Several dozen federal employees and supporters demonstrated at the Sacramento International Airport calling for President Donald Trump and Washington lawmakers to end then partial government shutdown on Wednesday in Sacramento, California. Credit: Rich Pedroncelli | AP

WASHINGTON — In the spring of 1980, Congress was having a shutdown fight that might be considered tame by today’s standards.

The Federal Trade Commission, then a 65-year-old regulatory agency with 1,600 employees, was running out of money and needed Congress to pass a spending bill for the next fiscal year. Some lawmakers, pushed by lobbyists for the broadcast and sugar industries, would green-light more money only if the agency’s rule-making and investigative powers were drastically curbed. Meanwhile, President Jimmy Carter refused to sign any bill that would undermine the FTC.

So Carter sought legal clarity from Attorney General Benjamin Civiletti, asking if a federal agency could legally allow its employees to continue working if its appropriations had dried up.

Civiletti delivered an opinion nearly 40 years ago that paved the way for government shutdowns, including the current partial closure, now the longest in U.S. history.

“MY DEAR MR. PRESIDENT,” he wrote to Carter on April 25, 1980, “It is my opinion that, during periods of ‘lapsed appropriations,’ no funds may be expended except as necessary to bring about the orderly termination of an agency’s functions.” Civiletti added that the expenditure of any more money without congressional approval would violate the Antideficiency Act of 1870. He said the law’s language was “plain and unambiguous” and that it barred agencies from “incurring pay obligations once its authority to expend appropriations lapses.”

Civiletti, a trusted lieutenant and former assistant U.S. attorney in Baltimore, was making a blunt argument: Either Congress keeps a government agency alive and pays its people, or it starves the agency of funding and no one works or gets paid.

The opinion shocked the government, particularly those who worked at the FTC.

A week later, the FTC was temporarily shut down, “apparently the first federal agency ever forced to close its doors in a budget dispute,” according to a Washington Post article from May 1, 1980. “The shutdown came despite eleventh-hour congressional action to limit sharply the agency’s power.”

One anonymous FTC official told the Post, “We are in the absurd situation of having to follow the attorney general’s opinion.”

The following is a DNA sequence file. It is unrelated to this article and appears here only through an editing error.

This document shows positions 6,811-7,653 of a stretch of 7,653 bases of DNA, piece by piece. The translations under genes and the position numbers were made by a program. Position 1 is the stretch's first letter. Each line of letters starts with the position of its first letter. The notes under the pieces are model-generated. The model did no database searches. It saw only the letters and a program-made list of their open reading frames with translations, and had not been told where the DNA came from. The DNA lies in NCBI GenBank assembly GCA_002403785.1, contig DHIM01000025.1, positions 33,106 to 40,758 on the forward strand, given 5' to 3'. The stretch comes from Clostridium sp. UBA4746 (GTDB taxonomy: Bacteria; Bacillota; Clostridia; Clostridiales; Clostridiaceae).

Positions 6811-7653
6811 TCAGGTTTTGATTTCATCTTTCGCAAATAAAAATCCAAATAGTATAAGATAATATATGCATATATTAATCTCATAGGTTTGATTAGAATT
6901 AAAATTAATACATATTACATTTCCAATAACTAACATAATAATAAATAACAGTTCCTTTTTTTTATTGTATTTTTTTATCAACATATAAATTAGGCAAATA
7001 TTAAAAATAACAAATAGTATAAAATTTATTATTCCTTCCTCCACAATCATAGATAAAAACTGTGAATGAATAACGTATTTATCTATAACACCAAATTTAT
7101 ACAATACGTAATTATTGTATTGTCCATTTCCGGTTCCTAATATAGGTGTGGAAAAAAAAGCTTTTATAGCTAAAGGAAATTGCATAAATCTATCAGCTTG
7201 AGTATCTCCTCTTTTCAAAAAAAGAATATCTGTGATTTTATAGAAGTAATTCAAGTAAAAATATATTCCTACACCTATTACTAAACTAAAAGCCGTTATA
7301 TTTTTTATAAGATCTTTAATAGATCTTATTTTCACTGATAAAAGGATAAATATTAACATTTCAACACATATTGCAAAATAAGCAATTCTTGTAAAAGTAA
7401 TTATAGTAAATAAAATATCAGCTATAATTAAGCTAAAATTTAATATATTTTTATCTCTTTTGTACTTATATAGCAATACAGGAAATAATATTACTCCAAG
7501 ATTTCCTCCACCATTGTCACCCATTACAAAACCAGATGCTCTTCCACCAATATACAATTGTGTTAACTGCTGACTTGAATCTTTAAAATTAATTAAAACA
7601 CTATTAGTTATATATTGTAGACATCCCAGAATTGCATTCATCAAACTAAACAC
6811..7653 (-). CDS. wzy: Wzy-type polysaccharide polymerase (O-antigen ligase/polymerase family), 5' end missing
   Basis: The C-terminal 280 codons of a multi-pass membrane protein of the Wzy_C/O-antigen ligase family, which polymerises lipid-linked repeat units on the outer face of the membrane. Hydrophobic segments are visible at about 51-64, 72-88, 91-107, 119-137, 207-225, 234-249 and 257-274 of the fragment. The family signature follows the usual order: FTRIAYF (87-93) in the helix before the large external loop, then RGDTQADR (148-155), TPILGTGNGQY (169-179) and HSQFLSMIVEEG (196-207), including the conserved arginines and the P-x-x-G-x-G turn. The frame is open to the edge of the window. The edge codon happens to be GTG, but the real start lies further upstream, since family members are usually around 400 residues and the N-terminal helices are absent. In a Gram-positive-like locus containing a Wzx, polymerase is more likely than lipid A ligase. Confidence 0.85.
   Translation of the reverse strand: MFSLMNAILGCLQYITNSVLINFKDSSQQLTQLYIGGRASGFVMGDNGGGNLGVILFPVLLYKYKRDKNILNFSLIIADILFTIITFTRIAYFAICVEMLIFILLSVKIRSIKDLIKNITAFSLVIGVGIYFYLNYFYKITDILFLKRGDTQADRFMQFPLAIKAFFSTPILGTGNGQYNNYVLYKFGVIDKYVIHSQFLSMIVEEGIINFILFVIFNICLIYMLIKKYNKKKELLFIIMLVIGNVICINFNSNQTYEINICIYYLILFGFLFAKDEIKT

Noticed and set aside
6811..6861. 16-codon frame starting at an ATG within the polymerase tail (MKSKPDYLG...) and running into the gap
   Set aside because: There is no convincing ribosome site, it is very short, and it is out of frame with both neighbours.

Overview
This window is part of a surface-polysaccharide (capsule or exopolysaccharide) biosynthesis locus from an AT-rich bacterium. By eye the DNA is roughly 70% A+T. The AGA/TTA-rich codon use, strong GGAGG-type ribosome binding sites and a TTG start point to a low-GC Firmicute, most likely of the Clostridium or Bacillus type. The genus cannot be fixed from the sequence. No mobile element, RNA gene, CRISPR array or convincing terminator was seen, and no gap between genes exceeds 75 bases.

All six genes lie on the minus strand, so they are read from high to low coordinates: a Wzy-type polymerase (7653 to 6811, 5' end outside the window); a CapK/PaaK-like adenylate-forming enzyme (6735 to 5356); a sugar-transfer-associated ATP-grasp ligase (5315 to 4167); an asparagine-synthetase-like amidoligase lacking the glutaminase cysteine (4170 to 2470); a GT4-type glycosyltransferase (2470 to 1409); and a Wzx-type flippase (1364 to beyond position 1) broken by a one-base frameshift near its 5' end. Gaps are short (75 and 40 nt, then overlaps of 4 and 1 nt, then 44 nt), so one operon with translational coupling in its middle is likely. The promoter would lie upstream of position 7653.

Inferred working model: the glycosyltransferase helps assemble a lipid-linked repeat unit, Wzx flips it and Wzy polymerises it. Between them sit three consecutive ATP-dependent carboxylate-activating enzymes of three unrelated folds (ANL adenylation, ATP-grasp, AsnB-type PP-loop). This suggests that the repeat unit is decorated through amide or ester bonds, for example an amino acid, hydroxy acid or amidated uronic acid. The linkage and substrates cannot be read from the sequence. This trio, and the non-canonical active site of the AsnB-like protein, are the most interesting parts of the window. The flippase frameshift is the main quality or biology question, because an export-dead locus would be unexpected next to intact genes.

As the agency wound down its operations, 11 FTC investigators scouring oil company documents in Texas were ordered home, according to The Post. An FTC argument scheduled before a New York federal appeals court was scratched. “The machines that normally test about 500 cigarettes a day for the Federal Trade Commission went cold turkey yesterday,” The Post reported in a front-page story.

FTC Chairman Michael Perschuk was not pleased.

“It’s basically idiotic. It’s a waste of taxpayers’ dollars,” Pertschuk said, citing the travel expenses wrought by the shutdown.

And lower-level employees, sounding very much like today’s furloughed government workers, felt discarded and meaningless. “It’s just degrading,” Sue Hendsey, the FTC’s chief librarian, told The Post. “Morale is low, to say the least.”

But the FTC wasn’t shut down for very long at all, only for a few days, The Post said.

Now retired and splitting his time between Florida and Baltimore, Civiletti, 83, said in a brief telephone interview that the modern era of government shutdowns has surprised him.

“I couldn’t have ever imagined these shutdowns would last this long of a time and would be used as a political gambit,” he said. “[My opinion] was a purely direct opinion on a fairly narrow subject and has been used in ways that were not imagined at the time.”

During the early 1980s, under President Ronald Reagan, there were two governmentwide shutdowns, but they lasted only a half-day and a one full day, according to historian and lawyer Kenneth Ackerman. In 1990, a shutdown lasted over a three-day weekend.

It wasn’t until the mid-1990s when Civiletti’s legal opinion truly began being exploited, according to Ackerman, who recently posted an article on its impact on his law firm’s website. (Headline: “Government shutdowns — Who dreamed up this crazy idea?”)

The previous record for the longest shutdown occurred while Bill Clinton was president and Republicans controlled the House. The vast federal workforce was furloughed from Dec. 16, 1995, to Jan. 6, 1996. Washington practically went dark. Smithsonian museums closed, tax drivers idled and cruised, and hotels and restaurants trimmed staffs. On the day that workers were scheduled to finally return to work, not one but two winter storms hit the Washington region, making it impossible for offices to open for another five days.

“The whole idea that someone would shut down government in order to gain leverage over a political opponent was not part of the discussion in 1980,” Ackerman told the Post. “The framers of the Antideficiency Act of 1870 did not conceive that they were making a political weapon.”

And neither did Civiletti.